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Just enough knowledge to do damage. Inductors are usually more lossy than caps due to the resistance of the wire. Iron cores add to the losses (Eddy currents) can saturate and have hysteresis. Charge up a cap, disconnect, how longs it take to discharge? Run a current thru an inductor, disconnect, how long will the current run? Which stores the energy better (at room temp)?
You'll never see an inductor in an integrated circuit, you will see small caps.
... but SMPS and many other circuits are still chock full of 'em ;)
In the case of SMPS, mostly to undo the damage that the SMPS does in terms of noise. ;) ;)
 
OP
Newman

Newman

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Energy stored dosnt sound like anything. Its the release/transfer of energy that makes sound. Illd love to see his inductor based linear power supply.
Probably like this:
Attachment.png
 
OP
Newman

Newman

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Yeah... Nonsense...

Inductors are rarely used in "regular" audio circuits because the inductive reactance (impedance) is too low at audio frequencies (for practical inductor values). It can be done, but there are serious downsides. They are used everyday in speaker crossovers where the impedance is much lower.

Inductors are somewhat the opposite of capacitors...

This is over-simplified but...
Capacitors in series are high pass filters,
and they block DC (zero Hz). Frequently they are used to block DC (i.e. DC from the power supply) in the audio path while letting the AC audio signal through.
Capacitors in parallel are low-pass filters. In a power supply they convert rectified AC to pure DC and they can filter-out noise.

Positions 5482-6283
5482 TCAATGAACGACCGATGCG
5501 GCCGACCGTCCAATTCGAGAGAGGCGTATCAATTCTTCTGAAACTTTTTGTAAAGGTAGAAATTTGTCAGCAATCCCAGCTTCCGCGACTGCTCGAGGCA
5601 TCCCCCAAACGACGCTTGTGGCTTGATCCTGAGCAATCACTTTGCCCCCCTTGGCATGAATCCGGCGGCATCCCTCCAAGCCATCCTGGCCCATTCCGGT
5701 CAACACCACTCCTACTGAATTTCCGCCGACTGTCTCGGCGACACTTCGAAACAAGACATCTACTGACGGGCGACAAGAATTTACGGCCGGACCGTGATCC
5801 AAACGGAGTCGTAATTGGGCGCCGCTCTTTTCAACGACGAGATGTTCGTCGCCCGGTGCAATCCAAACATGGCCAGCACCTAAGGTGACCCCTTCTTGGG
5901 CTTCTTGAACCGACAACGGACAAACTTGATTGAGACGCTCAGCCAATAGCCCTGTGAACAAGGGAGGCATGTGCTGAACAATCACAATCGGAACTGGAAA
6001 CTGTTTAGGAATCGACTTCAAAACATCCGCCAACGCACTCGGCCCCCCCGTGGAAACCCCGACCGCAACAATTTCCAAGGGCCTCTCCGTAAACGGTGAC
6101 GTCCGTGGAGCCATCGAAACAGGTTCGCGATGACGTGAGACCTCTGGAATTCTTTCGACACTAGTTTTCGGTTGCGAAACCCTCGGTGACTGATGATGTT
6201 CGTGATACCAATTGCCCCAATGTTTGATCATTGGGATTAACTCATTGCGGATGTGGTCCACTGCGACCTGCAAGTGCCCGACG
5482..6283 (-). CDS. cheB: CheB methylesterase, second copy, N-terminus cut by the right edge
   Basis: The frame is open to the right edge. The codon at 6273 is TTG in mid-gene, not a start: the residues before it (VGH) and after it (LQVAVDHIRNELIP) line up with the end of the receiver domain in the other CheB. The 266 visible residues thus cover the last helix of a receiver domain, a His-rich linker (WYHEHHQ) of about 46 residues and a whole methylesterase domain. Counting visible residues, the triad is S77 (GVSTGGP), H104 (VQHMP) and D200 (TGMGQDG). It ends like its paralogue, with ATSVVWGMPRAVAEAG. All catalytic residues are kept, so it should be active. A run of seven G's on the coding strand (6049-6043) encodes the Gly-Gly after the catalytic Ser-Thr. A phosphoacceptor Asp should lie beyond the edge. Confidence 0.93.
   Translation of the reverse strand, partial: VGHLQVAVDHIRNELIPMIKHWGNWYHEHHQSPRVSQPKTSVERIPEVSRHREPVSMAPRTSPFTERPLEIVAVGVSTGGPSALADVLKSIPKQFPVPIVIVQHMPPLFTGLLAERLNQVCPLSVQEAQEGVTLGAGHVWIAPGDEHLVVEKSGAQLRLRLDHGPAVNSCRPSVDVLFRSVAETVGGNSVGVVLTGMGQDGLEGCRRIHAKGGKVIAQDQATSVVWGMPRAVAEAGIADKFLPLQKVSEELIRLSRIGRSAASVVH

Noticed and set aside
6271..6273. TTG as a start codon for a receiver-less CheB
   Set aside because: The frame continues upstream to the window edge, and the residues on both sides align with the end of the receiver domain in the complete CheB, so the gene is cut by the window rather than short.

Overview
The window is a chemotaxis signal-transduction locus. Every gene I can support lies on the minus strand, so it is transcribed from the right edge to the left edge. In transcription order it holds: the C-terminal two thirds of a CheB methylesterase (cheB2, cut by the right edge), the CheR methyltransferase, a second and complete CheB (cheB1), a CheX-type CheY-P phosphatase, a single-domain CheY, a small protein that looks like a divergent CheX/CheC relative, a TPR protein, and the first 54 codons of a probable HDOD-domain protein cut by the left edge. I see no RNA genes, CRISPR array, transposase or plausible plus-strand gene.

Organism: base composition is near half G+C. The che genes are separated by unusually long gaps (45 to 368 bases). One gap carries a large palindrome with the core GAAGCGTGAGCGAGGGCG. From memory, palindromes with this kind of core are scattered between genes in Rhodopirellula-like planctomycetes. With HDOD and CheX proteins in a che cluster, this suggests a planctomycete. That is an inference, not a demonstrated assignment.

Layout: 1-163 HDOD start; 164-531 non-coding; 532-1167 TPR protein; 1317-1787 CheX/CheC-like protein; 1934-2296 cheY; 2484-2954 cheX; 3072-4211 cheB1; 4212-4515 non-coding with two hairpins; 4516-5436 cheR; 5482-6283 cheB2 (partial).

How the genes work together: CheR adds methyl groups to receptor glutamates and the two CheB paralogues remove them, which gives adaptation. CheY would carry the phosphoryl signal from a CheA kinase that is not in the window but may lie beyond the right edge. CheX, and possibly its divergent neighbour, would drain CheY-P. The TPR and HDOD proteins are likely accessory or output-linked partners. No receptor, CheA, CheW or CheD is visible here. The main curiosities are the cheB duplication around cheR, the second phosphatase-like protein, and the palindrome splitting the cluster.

Inductors in series are a low-pass filter.
Inductors in parallel are a high-pass filter.
And Inductors in a volume control are a ....?
Inductors, or the inductance of a transformer, is often used as part of the oscillator & filter in a switch-mode power supply. Or they can be an RF filter in the power supply (in series with the DC voltage).
 

Prana Ferox

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Along with what the above have said, if you're replacing a resistive component with a reactive one (i.e. a resistive pot with a transformer for volume) it's going to have some effect on frequency response.

In general out of all the components in a crossover and generally in any audio electric circuit, inductors are the biggest hassle to get sized right - they're frequently just plain physically large (even at surface mount scales the inductors are obvious) and larger inductors in variable frequency circuits (aka audio) have bad habits of interfering with each other. That's why you have goofy rules about crossover inductor placement, no one really cares if you point a capacitor or resistor at each other. In the worst worst case they can even vibrate and make audible noise on their own.
 

AlfaNovember

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And Inductors in a volume control are a ....?

Inductive volume controls are usually tapped autoformers. 70V distribution systems sometimes use them as wall-mounted junction box volume controls, rather than resistive elements. I suppose on a distribution system it's less efficient to turn the excess energy into heat via a resistive element, whereas the electromagnetic field of an autoformer transfers only the fraction of the signal energy needed, plus minor resistive losses inherent to the coil.